Boys played baseball, football, and kendo (the martial art of fencing), and the whole community celebrated the New Year and other holidays like Girl’s Day, when the local children wore traditional kimonos and displayed intricately dressed dolls.
Though Japanese-Americans faced increasing discrimination in the outside world, the all-white teachers at the public elementary school celebrated both Japanese and American cultures.
“As the sun rises higher and higher,” the columnist Ainsworth wrote of one visit, “the smell of fish becomes almost a tangible cloud.” Fish Harbor was a company town, and everyone’s boss was the sea. Fishermen were even paid once monthly from “dark moon” to “dark moon.” Men, aided by their children, could often be found spreading their intricate fishing nets on the paved main thoroughfare of Terminal Way to dry.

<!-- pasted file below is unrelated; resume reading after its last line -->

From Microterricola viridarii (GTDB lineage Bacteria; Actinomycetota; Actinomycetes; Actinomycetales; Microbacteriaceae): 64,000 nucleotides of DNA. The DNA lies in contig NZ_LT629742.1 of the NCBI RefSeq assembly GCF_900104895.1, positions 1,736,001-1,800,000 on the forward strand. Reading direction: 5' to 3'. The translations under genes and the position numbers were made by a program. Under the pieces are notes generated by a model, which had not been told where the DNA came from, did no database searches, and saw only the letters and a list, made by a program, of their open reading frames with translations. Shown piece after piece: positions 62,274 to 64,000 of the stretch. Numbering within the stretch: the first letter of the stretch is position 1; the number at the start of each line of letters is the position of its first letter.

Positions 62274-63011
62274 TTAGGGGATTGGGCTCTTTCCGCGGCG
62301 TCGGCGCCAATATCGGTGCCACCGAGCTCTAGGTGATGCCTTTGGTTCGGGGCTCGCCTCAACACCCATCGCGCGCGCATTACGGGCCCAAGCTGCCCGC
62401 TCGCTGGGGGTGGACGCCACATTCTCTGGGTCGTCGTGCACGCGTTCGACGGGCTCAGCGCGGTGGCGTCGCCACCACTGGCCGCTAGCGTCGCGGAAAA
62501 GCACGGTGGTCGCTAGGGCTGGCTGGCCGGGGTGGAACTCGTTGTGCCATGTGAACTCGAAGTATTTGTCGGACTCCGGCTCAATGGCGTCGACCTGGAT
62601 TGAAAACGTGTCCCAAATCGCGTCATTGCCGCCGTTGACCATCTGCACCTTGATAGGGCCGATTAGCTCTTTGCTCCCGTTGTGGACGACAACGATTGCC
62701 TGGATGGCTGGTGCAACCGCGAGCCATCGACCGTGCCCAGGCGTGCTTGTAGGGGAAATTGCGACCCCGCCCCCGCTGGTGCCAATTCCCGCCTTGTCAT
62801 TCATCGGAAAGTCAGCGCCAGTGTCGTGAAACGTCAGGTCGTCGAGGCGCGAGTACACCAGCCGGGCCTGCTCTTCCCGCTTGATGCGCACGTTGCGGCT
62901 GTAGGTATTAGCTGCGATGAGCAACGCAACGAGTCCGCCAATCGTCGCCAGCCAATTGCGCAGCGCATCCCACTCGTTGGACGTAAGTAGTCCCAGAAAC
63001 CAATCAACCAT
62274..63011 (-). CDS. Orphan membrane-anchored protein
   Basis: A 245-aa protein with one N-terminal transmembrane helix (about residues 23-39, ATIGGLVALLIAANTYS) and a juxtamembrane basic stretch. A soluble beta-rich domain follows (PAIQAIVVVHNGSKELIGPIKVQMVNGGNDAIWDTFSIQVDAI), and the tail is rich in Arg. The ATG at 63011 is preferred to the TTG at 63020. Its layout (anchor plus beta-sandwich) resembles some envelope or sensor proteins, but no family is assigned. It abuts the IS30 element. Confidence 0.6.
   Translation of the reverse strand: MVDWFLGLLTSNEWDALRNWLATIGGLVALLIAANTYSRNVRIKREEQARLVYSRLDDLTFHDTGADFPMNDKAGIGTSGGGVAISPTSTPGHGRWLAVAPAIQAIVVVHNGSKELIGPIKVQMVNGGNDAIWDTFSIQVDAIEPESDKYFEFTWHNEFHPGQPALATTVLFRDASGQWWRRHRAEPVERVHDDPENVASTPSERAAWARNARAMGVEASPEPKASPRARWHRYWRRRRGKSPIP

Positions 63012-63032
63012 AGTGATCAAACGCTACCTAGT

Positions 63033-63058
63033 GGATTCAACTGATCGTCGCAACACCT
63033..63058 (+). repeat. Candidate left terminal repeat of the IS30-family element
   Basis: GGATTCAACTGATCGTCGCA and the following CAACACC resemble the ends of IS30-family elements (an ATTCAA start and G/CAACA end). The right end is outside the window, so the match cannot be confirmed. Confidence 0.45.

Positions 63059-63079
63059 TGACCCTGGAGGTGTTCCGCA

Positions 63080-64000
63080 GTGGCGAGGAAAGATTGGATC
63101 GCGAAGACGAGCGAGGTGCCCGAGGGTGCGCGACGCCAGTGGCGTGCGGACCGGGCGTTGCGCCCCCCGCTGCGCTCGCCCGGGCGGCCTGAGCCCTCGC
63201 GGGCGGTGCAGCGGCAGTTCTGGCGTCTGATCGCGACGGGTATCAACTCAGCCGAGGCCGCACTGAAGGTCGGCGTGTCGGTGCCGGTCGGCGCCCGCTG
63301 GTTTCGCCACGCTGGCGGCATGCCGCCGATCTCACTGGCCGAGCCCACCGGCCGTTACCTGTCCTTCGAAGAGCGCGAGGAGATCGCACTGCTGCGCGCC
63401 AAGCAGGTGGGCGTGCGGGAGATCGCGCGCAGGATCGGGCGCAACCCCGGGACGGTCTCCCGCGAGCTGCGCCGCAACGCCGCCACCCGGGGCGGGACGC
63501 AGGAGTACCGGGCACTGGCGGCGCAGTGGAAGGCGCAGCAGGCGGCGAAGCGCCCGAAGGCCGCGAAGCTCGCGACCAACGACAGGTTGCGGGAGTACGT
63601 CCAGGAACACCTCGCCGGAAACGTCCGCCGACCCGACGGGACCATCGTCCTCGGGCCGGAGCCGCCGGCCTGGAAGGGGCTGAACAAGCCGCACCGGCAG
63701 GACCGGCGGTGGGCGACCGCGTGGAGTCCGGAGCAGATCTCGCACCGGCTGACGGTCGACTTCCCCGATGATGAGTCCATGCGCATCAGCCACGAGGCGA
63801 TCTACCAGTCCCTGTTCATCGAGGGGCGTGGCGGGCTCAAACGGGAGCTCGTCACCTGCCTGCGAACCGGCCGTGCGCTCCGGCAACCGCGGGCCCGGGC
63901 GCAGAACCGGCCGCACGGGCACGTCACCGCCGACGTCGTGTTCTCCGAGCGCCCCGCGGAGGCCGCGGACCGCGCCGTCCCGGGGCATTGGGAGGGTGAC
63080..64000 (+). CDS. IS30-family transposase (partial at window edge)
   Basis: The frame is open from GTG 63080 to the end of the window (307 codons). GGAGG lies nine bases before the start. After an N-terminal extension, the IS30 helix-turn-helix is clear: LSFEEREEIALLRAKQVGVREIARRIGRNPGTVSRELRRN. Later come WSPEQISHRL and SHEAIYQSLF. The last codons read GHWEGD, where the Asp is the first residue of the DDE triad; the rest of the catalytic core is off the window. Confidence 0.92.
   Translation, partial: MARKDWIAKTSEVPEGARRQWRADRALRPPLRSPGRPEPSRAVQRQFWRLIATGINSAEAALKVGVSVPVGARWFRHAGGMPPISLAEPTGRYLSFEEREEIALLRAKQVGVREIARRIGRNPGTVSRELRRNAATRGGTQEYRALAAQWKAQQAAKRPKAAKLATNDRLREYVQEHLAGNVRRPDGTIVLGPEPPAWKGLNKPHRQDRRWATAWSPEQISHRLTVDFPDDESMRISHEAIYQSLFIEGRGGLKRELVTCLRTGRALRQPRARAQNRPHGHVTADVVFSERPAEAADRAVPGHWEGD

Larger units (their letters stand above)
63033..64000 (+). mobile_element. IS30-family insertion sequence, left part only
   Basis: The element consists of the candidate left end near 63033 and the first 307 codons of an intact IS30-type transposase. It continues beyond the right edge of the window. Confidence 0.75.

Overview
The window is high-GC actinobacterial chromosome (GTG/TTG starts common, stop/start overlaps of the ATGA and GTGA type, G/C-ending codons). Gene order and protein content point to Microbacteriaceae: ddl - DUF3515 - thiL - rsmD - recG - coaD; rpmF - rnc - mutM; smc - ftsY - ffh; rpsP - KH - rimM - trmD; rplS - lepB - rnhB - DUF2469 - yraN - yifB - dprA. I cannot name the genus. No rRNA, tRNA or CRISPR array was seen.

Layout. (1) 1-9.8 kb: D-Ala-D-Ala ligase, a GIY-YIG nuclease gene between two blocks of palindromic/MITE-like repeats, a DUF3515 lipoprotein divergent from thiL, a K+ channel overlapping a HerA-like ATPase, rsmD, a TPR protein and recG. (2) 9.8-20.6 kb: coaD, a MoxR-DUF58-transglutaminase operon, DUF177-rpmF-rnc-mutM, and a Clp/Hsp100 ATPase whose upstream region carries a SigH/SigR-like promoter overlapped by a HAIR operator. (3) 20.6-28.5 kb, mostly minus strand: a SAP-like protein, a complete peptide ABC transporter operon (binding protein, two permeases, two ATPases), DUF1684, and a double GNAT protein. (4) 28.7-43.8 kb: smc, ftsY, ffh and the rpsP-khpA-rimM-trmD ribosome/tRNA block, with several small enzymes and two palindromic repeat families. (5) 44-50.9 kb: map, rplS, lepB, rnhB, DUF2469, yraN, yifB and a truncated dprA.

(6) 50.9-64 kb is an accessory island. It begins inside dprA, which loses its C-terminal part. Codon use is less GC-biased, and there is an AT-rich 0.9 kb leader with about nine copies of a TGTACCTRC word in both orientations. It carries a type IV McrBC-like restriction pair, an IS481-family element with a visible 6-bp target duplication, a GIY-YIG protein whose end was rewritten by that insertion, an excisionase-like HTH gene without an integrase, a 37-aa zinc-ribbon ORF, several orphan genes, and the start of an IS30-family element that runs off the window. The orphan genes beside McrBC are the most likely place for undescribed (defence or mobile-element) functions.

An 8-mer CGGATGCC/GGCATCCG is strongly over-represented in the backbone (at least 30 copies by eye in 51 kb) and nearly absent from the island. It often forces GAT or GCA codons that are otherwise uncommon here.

In a process called “chumming,” live bait was dumped into the water, luring schools of tuna to the boat.
During this eating frenzy, the Japanese fishermen used the barbless hooks on the short bamboo poles to catch the tuna.
Since everything was so close, cars were unnecessary.
Sand was everywhere, even in the houses, so shoes were often optional.
The canneries soon built more than 300 houses for workers and their families behind the harbor.
A thriving community of around 2,000 to 3,000, souls was born.
There was definitely a Japanese encampment at Timm’s Point in San Pedro by 1912.
With the creation of Fish Harbor, canneries, particularly Van Camp, recruited and hired hundreds of Japanese workers, many of whom hailed from the seaside state of Wakayama in Japan.
Children attended elementary school at the local public school and attended Japanese school at the Baptist Church.